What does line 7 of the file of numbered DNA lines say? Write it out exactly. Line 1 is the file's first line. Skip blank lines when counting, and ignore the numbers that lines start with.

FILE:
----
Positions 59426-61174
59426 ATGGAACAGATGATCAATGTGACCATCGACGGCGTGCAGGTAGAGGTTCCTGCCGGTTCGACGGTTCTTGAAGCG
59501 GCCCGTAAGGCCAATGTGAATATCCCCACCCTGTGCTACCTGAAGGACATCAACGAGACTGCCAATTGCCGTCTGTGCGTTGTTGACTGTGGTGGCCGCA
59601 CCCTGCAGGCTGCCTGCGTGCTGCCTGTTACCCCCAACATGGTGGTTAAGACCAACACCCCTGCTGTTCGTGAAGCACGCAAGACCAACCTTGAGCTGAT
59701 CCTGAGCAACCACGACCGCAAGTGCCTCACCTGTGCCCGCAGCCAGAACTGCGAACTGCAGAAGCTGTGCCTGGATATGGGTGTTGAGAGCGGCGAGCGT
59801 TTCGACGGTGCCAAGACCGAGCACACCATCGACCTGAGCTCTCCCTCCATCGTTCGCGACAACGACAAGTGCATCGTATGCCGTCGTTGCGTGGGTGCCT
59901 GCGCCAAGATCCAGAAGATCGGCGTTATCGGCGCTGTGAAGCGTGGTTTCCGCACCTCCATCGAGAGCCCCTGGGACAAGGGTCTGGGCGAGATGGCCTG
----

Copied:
59901 GCGCCAAGATCCAGAAGATCGGCGTTATCGGCGCTGTGAAGCGTGGTTTCCGCACCTCCATCGAGAGCCCCTGGGACAAGGGTCTGGGCGAGATGGCCTG